Always Say Dye

In her article from the March/April 2020 issue of Handwoven, Lisa Hill writes about her experience dyeing yarns with mud dyes and then weaving a set of napkins with those yarns.

Elisabeth Hill Aug 27, 2020 - 7 min read

Always Say Dye Primary Image

Elisabeth’s skeins hung out to dry after being dyed. Photo by Elisabeth Hill

I don’t like to dye. Normally I would live with that just as I live with the fact that I don’t like to bungee jump . . . except that sometimes I would really love to be able to create the precise color I want. You know the one—it resides exactly between two colors that are commercially available. However, I have a couple of major factors working against me in the pursuit of the elusive “in-between” color.

One, I don’t have access to water or a heat source in my barn studio. This makes the kitchen my only dye studio option, which means I worry about switching my dyepot with my pasta pot, having to clear and set up for cooking meals, and filling my normally soup-and-bread-smelling kitchen with an aroma that my son claimed was a cross between Jergens lotion (active ingredient lanolin) and poop. That’s a pretty accurate description of the smell of simmering fleece, I think.

Two, I don’t think I have enough life left to become a dyer with the skill required to get the exact shade I want in whatever fiber I want. Most of my dyeing experience has yielded colors that I am happy to use but very few that I set out to achieve.

So you can imagine my (skeptical) delight when I read about Bengala mud dyes. They are natural mineral dyes that require no heat, can be used for protein or vegetable fibers, are nontoxic, are very attractively packaged, and are sold in sample packs perfect for the reluctant dyer. Too good to be true, right?

I decided to see for myself. I searched for mud dyes online and found Loop of the Loom, a website and storefront shop with locations in Manhattan and Brooklyn that sell Bengala mud dyes and host SAORI weaving and dyeing classes. I read through the very good FAQ pages on mud dyes and purchased sample packs A, B, and C, which gave me a total of nine colors, as well as a small bottle of the prefixer recommended by Bengala. The company provides a full, detailed fact sheet on the composition of the prefixer and the dyes as well as info about the Global Organic Textile Standard certification of fabrics dyed using its products that I recommend reading if you have questions. I then made twelve 250-yard skeins of natural cotton slub.

The instructions that came with the dyes were simple. Soak the yarn in water and prefixer for 20 minutes, then mix the dye with the appropriate (surprisingly small) amount of water for each skein. Work the dye through the skein by massaging until the dye is exhausted or the desired color is achieved. I used two 4-cup glass measuring cups from previous dyeing sessions to mix my dyes and submerged each skein in them. Using two containers allowed me to let one sit while mixing up the next color. Skeining the yarn probably took longer that the whole dyeing process. I added an extra squirt or two of dye to get a deeper color for a couple of the skeins, and I used three of the dye mixtures a second time to get lighter shades, but for the rest of the skeins, I got the color I wanted and expected on the first go.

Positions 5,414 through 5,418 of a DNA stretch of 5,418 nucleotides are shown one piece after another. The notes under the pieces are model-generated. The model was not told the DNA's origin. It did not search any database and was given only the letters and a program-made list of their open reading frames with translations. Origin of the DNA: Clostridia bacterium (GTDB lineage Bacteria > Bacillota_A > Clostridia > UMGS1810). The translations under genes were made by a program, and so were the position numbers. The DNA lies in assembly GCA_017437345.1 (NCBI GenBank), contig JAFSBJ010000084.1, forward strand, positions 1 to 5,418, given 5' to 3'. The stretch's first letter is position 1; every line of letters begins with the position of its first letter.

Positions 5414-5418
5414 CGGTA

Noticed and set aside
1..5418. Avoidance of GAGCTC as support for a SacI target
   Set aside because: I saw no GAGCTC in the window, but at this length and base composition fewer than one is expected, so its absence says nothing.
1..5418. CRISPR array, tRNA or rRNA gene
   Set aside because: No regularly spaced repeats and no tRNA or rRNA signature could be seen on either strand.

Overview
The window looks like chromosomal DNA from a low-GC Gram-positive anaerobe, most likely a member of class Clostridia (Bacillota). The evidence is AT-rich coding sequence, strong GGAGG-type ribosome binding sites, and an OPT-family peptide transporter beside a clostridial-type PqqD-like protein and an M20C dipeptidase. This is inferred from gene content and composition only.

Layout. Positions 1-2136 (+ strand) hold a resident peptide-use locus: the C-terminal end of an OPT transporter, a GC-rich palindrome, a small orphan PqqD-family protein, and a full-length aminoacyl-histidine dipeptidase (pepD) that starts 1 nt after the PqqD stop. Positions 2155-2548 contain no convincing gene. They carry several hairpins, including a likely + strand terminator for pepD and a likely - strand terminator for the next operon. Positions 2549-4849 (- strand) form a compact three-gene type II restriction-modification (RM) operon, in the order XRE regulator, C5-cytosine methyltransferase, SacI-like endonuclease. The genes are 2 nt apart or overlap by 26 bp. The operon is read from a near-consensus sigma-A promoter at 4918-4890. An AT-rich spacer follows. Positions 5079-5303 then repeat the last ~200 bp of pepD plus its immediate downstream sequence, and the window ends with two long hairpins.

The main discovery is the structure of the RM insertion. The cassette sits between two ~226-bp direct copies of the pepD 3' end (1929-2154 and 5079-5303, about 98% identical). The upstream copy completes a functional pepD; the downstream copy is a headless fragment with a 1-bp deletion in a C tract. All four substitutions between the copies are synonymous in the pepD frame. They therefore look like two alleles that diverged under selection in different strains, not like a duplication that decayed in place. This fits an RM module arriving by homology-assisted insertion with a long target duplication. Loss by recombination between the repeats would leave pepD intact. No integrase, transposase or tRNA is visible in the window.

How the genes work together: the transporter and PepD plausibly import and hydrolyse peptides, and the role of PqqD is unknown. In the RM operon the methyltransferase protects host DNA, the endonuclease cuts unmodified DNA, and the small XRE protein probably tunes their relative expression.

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1. The fully dried mud-dyed skeins. 2. Elisabeth warped her rigid-heddle loom and wove with the mud-dyed yarns immediately after drying. 3. The finished napkin yardage washed and hung out to dry. Although Elisabeth did not test for colorfastness or prewash the dyed skeins, her colors did not bleed. 4. The finished napkins. Photos by Elisabeth Hill

I squeezed out the excess water and hung the skeins on a drying rack on my patio. The skeins must dry completely before being rinsed and washed. This brought up a question for me about the “hypoallergenic natural latex” listed on the website as a component of the dyes. I wanted to weave some lunch napkins with the yarn, and the combination of the latex element and the instruction to dry completely before rinsing made me a little wary that the dyes would give the yarn a plasticky coating similar to latex paint, but I pressed on and let the skeins dry completely. I then had to decide if I wanted to wind balls and dress my rigid-heddle loom or wash the skeins, dry them, and then dress. I took a risk and pretty much dressed my loom directly from the dyepot. I got a slightly sticky residue on my fingers when winding balls and on my heddle during the weaving process, but the dyeing went so quickly and the colors were so lovely that a little residue seemed like a small price to pay.

I finished weaving the napkins, and only then did it occur to me that weaving a set of napkins using newly dyed yarn before testing for washfastness might not be so clever. Did I mention that I don’t like to dye?

Sigh! I decided that if my napkins emerged from the gentle cycle in their predyed state, it would simply confirm that dyeing is not for me, and I threw them into the washer. I was gobsmacked when I opened the washer door and the colors remained their lovely, muted selves, and the fabric was soft and absorbent—there was no plasticky feeling whatsoever. I promptly wove another set in a different colorway.

From the “sweet shop” aesthetic of the packaging, to the ease of use, to their eco-sensitive approach, to the final result, my experience with Bengala mud dyes and Loop of the Loom has turned me from a “Never Say Dye” weaver into an enthusiast.

If you enjoyed Elisabeth’s article and want to dye and weave your own set of napkins, you can find her full project in the next issue of Easy Weaving with Little Looms in spring of 2020.

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